As I said above, I’m a naturally thin person. I have always been seen as “skinny”, and my entire adult life so far I have seen or heard things like “you’re not a real woman if you don’t have curves”, “skinny women are not real women”. People don’t consider that this is upsetting to me because I’m thin, I should be happy to look the way that I do, and I should feel grateful. But I can tell you now, that when you’re repeatedly being told – either directly or indirectly – that you are not “real” because of the way you look, it takes its toll and it hurts.

Why do we need to put others’ down, by essentially telling them they are not normal and are unrealistic because of the way they look, to make others’ feel better?!

It is not OK.

“According to a survey that was carried out by YouGov, 1 in 4 people between the ages of 18 and 24 say that watching reality TV makes them feel worried about their bodies.” – The Independent

We are all responsible for our own mental health. It’s not a blame game; it’s not your own fault and it’s no one else’s fault either. Dr Kousoulis has said that the show must take into consideration the potential damage being done to viewers. But, ultimately, we are responsible for taking care of our own mental health and ensuring our wellbeing. If a TV show is causing you that much anxiety, is making you feel self-conscious about your own body image – especially to the point of self-harming and suicidal thoughts – stop watching it.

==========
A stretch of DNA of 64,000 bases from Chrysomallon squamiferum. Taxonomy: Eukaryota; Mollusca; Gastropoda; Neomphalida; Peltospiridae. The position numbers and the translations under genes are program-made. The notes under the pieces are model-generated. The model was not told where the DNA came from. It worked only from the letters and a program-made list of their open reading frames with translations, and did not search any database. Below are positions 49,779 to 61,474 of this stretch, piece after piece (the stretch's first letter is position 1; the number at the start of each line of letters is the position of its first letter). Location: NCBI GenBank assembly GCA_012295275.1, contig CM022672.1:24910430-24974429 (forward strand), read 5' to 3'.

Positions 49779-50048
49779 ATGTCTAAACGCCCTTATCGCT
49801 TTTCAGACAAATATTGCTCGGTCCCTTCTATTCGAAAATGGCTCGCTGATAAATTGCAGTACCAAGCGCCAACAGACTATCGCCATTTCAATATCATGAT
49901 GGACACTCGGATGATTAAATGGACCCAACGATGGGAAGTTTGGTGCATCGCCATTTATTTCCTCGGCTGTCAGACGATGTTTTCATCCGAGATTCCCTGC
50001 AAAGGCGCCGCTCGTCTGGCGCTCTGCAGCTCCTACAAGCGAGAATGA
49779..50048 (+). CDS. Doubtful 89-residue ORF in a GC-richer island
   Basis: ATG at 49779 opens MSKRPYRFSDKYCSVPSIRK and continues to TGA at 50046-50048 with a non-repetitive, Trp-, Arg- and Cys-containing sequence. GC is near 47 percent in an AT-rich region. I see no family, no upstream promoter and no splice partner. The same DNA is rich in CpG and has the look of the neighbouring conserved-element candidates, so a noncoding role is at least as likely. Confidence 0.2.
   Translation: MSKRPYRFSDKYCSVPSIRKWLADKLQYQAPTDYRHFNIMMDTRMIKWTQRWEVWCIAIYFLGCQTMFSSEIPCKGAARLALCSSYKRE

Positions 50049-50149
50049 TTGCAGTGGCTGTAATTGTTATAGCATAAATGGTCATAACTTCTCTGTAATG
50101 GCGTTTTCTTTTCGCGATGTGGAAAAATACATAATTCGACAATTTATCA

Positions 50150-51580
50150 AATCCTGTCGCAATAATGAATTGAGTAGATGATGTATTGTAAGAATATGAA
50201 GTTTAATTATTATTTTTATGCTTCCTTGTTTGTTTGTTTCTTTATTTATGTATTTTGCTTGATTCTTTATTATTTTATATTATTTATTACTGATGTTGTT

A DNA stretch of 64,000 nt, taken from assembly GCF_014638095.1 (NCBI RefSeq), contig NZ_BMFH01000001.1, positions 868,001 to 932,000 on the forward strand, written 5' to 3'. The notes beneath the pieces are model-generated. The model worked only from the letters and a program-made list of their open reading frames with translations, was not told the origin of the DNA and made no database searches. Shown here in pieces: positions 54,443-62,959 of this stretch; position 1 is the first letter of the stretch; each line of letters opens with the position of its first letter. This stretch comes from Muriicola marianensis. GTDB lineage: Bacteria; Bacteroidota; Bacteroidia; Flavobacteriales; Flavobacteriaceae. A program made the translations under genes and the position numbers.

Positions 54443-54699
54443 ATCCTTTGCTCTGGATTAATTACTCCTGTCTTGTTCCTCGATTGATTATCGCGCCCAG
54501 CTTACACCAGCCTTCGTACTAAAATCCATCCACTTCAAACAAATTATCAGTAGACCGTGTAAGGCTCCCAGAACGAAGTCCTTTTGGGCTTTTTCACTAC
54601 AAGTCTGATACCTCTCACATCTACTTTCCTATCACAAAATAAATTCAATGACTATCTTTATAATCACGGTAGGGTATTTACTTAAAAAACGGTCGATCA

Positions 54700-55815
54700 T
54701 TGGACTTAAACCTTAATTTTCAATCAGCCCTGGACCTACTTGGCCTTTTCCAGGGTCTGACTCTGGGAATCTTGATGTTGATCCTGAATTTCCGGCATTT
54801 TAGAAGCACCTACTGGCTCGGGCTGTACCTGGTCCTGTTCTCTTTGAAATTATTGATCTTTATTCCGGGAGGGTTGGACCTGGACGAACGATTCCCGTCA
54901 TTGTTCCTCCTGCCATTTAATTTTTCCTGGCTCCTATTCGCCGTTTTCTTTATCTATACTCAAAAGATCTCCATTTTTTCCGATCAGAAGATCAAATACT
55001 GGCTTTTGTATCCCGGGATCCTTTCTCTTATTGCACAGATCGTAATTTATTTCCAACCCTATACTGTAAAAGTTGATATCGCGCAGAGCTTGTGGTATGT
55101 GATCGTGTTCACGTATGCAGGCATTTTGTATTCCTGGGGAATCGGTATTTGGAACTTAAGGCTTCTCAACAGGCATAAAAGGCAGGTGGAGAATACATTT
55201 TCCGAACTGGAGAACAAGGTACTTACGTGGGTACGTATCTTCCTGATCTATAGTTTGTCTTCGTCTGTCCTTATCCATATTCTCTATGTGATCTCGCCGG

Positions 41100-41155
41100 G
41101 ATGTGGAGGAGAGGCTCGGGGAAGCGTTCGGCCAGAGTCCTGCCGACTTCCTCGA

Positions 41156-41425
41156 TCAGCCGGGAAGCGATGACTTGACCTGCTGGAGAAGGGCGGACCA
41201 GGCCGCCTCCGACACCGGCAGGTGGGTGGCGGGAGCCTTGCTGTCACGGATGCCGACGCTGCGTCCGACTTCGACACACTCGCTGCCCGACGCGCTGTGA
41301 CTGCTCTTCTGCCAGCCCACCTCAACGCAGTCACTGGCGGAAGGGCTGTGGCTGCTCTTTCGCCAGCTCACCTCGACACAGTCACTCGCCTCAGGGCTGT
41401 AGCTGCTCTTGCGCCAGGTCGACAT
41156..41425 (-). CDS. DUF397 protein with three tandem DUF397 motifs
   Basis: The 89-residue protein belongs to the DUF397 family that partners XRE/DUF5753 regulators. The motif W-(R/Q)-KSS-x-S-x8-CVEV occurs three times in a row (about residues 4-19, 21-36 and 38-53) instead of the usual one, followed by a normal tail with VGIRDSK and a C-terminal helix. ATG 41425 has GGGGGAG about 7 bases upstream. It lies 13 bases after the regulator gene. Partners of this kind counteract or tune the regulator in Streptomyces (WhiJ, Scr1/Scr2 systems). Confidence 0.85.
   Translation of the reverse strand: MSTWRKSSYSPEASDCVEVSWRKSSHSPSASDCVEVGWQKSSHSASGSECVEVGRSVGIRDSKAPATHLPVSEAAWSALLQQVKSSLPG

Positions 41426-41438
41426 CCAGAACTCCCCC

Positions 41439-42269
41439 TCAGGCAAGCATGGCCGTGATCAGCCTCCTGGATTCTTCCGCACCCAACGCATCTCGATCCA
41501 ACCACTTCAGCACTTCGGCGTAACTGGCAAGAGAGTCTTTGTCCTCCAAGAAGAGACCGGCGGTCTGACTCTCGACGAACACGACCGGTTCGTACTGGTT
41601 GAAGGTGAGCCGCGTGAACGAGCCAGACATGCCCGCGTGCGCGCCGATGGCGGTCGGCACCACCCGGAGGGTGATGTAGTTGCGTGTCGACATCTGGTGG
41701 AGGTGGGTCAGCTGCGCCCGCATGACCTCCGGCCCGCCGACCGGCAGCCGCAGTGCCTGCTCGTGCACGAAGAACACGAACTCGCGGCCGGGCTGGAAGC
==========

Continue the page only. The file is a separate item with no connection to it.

“Love Island has issued mental health aftercare guidelines for contestants, but they must also take into consideration the potential damage being done to viewers.” – Dr Kousoulis, the director of England and Wales at the Mental Health Foundation.

I am all for promoting better mental health. This is what this blog is all about, I wanted to help others’ open up about their mental health, and provide help, support, and advice where I can. However, I can’t sit and watch as people put down one “group” of people, to make another feel better – that’s not promoting better mental health, that’s just being hypocritical, and quite selfish. It isn’t the shows responsibility to take care of your mental health.

There are people everywhere that you may consider to be attractive; especially as an insecure person anyway, you think that everyone looks better than you do. A lot of people are starting to become more well-groomed and are taking more care of their appearance. Some people pay for a makeup artist and a hair stylist to look perfect, just for having a few drinks out with friends now – Are we going to start banning attractive people from going into bars and restaurants now as well, just in case other people feel anxious about their own body image.

It’s not about other people, it’s about working on changing our mindset, learning to love ourselves and to stop comparing ourselves to others. If you change the concept of Love Island, or take it away completely, people are not going to stop feeling self-conscious or anxious about their own body image. That’s not how it works.

We cannot keep blaming other people, companies, or organisations, for people’s mental health. We need to start encouraging people to work on themselves, to focus on their own mindset, and to get the help they need, rather than comparing themselves to other people.

I think that there also needs to be some responsibility on parents, to help to educate their children on body image; helping them to appreciate and love themselves, and to not compare themselves to others.

Let’s start working on ourselves, appreciating what we have got, and not what we haven’t. Let’s start building each other up, not blaming others, and not putting others’ down to make ourselves feel better.